Best of luck to all involved…

Shog9 Dec 19 2010

Adam wrote:
> A good user of one of the sites tends to be a good user of the other.

I heartily disagree with this. While there are most certainly SO users who’ve thrived in both the technical and “softer” questions, there are plenty of folks who have no interest in one or the other; indeed, P.SE has already succeeded in attracting a fair number of users who had little or no SE presence prior to its establishment.

More importantly though, voting patterns tend to be entirely different between technical and non-technical questions: one of the big complains about [subjective] questions on SO has always been the ease by which one can accumulate reputation merely by sounding good / wallowing in controversy / quoting liberally from Joel on Software… and Programmers is no different.

And I rather suspect you wouldn’t want someone who garnered a large amount of reputation on P.SE by answering [vb]-bashing questions to then sidle over to SO for some [vb] tag-wiki editing…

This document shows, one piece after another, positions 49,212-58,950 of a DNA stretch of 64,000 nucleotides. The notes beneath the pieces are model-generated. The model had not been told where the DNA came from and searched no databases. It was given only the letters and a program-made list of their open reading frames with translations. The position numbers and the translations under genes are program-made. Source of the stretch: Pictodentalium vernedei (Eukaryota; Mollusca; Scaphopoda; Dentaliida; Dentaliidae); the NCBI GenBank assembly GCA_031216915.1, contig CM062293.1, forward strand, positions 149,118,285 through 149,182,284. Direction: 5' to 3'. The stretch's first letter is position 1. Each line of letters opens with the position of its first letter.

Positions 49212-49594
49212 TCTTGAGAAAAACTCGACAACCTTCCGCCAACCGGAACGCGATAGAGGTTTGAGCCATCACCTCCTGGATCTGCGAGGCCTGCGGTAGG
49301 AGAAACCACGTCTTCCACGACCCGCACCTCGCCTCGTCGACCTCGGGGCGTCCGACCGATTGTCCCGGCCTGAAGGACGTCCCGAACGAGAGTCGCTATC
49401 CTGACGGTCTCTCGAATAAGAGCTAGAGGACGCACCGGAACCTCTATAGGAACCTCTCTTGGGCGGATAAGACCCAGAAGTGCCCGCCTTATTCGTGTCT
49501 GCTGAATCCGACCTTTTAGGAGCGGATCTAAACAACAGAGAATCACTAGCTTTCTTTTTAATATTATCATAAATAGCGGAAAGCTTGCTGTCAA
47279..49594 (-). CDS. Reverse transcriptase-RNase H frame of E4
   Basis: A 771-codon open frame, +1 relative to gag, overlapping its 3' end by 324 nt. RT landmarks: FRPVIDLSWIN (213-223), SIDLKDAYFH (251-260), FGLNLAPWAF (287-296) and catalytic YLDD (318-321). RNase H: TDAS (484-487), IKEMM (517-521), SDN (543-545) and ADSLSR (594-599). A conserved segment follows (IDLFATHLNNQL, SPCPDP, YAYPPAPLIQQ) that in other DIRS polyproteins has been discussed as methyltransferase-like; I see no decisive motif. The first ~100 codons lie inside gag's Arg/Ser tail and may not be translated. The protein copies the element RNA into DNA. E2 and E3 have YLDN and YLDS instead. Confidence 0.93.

Once again, Jeff is right and everyone else is wrong. And if you don’t like it “Well, then hang out on Facebook (or, Yahoo Answers) and never leave.”

There’s a lot of arrogance here. The idea that you (and Joel) created Stack Overflow by your heavenly hand with a destiny to succeed ignores the fact that the reason your site tops Google results is strictly because of the content your users generated. Just blowing off their concerns with such advice as ‘go away’ or ‘fine don’t tell people about the site, they’ll find it anyway’ is offensive to someone who has put an ass ton of hours into generating content for you.

+1 for Josh Einstein… 32 Comments(including Jeff’s) and almost 20 people who don’t like the split up. now this is what \Community\ wants. Anyway since this site is up I think there is little the community can do now. I also dont prefer visint both these sites.. I am happy with SO

Shog9 Dec 20 2010

@Shoban: then stay on SO! It’s not going away… I’d wager the majority of Stack Overflow users have NO good reason to ever visit Programmers. The last thing either site needs is people asking perfectly good programming questions on a site explicitly created for non-programming questions.

But if you do get the urge to ask (or answer…) a question that ISN’T strictly programming-related, now you have a place to do so.

Corey Dec 20 2010

@Shoban: 20 people do not a community make.

I would wager that out of the hundreds of thousands of users on SO/P.SE, the vast majority of them simply don’t care. They’ll use one or the other, or both. I’m sure that many of the users on SO don’t even know what the hell a Stack Exchange is — I believe something like 88% of their traffic comes directly from Google.